Jonathan Kozol has devoted nearly half-a-century to the challenge of providing equal opportunity within our public schools to every child in America. He is, at the present time, our nation’s most widely read and highly honored education writer. And he is coming to Atlantic City this November.
In the mid-1960s, Kozol moved to a poor black neighborhood of Boston and became a fourth- grade teacher. In Death at an Early Age, he described his first year as a teacher. Now regarded as a classic by educators, it has sold more than two million copies in the United States and Europe.
Kozol’s 1995 bestseller, Amazing Grace: The Lives of Children and the Conscience of a Nation, described his visits to the South Bronx of New York, the poorest congressional district of America. Ten years later, in The Shame of the Nation, Kozol returned to the battle with his strongest, most disturbing work to date: a powerful exposé of conditions he had found in visiting and revisiting nearly 60 public schools in 30 different districts in 11 states. Virtually everywhere, he found that inner-city children were more isolated racially than at any time since federal courts began dismantling the landmark ruling in Brown v. Board of Education.
“They live an apartheid existence and attend apartheid schools. Few of them know white children any longer.” The proportion of black children who are now attending integrated public schools, he noted, is at a lower level than in any year since 1968.
In his most recent work, Letters to a Young Teacher, Kozol draws upon four decades of experience to guide the newest generation of our nation's teachers into the ethically complicated challenges but, also, “the sheer joy and passionate rewards” of what he calls “a beautiful profession.”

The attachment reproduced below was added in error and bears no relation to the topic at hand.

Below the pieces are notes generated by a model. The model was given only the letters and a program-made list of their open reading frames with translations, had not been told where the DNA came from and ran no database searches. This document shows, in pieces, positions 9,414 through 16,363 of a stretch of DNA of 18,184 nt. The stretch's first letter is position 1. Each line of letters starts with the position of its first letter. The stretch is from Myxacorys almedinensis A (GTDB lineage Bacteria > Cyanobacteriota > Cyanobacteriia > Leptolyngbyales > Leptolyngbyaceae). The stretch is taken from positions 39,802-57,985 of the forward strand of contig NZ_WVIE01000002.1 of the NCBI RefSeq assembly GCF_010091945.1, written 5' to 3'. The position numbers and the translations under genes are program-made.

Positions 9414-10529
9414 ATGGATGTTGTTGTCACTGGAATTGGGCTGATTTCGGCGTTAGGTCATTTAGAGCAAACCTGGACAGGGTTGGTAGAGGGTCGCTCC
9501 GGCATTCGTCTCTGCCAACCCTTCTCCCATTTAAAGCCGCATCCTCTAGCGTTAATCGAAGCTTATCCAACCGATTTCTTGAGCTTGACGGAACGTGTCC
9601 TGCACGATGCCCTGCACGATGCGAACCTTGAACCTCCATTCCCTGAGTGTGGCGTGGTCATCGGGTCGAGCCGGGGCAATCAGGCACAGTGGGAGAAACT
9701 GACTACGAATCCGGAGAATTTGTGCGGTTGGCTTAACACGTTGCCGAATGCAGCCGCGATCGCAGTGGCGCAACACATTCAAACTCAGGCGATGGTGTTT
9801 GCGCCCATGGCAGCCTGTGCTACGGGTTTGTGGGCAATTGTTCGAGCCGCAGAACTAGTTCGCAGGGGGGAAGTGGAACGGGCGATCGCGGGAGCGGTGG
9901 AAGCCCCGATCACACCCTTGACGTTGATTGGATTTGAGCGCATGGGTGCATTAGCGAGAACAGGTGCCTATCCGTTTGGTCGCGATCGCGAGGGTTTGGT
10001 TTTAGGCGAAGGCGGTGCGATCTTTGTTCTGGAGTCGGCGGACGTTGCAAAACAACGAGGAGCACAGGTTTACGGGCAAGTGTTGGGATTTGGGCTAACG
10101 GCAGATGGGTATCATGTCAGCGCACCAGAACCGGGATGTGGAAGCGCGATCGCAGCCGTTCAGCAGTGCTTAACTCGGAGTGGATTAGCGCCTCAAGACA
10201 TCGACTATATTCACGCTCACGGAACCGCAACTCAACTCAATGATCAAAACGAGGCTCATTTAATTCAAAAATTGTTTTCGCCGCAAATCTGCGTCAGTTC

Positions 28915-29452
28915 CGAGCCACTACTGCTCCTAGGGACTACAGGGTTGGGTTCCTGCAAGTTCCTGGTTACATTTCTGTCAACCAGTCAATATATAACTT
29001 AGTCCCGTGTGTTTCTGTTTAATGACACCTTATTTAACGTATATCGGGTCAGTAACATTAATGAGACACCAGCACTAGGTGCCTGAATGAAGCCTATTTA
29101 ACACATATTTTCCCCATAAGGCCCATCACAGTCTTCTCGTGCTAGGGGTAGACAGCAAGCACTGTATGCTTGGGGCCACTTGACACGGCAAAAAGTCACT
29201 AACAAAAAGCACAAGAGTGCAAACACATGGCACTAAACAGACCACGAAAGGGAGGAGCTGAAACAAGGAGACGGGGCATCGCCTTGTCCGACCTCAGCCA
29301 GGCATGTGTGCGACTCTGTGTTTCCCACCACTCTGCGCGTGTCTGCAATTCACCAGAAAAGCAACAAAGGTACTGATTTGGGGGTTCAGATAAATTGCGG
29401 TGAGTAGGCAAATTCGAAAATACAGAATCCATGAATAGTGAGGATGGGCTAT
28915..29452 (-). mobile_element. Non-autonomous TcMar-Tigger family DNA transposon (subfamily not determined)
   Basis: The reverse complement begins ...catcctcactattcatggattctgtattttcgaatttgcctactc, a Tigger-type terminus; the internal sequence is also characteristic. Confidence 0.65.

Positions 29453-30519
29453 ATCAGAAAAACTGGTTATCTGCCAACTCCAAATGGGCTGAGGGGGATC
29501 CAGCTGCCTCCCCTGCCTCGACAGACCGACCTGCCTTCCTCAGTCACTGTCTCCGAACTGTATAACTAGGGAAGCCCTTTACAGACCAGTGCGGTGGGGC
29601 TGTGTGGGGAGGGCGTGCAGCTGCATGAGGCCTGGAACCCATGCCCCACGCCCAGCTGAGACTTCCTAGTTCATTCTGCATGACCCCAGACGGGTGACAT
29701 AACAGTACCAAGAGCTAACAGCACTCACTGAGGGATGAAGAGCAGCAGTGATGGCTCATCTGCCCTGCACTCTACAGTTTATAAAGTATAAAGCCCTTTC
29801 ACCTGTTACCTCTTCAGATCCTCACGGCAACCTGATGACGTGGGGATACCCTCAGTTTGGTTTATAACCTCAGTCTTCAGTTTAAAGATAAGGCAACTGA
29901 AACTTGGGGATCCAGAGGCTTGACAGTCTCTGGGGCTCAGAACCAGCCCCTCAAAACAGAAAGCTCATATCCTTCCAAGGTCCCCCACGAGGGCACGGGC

In a series of affectionate letters to Francesca, a first-grade teacher at an inner-city school in Boston, Kozol describes the tender chemistry of love and trust that rapidly evolve between a gifted teacher and her students, while he also offers practical solutions to the day-to-day dilemmas that even the most talented young teachers must inevitably face.
When he is not with teachers in their classrooms, or at universities and colleges speaking to our future teachers, Kozol is likely to be found in Washington, where he devotes considerable time to what he calls “my lifelong efforts at remediation” of the members of the U.S. House and Senate. He has spent much of the past two years attempting to convince his friends within the Senate leadership, as well as advisers to President Barack Obama, to radically reduce the punitive aspects of No Child Left Behind while increasing the incentives and rewards that can encourage urban districts.
You can hear Kozol on Thursday, Nov. 8, at the NJEA Convention in Atlantic City.
More convention news
The Atlantic City Convention Center is the place to be Nov. 8 and 9. You’ll notice some exciting changes on the convention floor.
The NJEA Service Center will have a new look and feel as members stroll down “NJEA Boulevard” to speak with Association staff and leaders about everything from “Classroom Close-up” to the Cat in the Hat!
Also new in 2012 will be the ESP Pavilion, where educational support members can get resources and information.
The always-popular High Tech Hall will undergo another expansion in 2012. This year Dell will be on hand to showcase its products designed for use in special education classrooms.
Of course, members can always count on more than 200 great workshops too. Look for more information on this year’s convention in your spring publications. Learn more about the NJEA Convention
Child care available
For the second year, child care is available on both days of the NJEA Convention from 8:30 a.m.-5 p.m. NJEA has again contracted with ACCENT on Children’s Arrangements, Inc. All children ages 3 years through 12 years are welcome to participate and will have special age-oriented activities planned for them. Daily activities include arts and crafts projects, active games, reading books, and much more. The cost is $20 per child, per day. For more information, see your April NJEA Reporter or go to njeaconvention.org.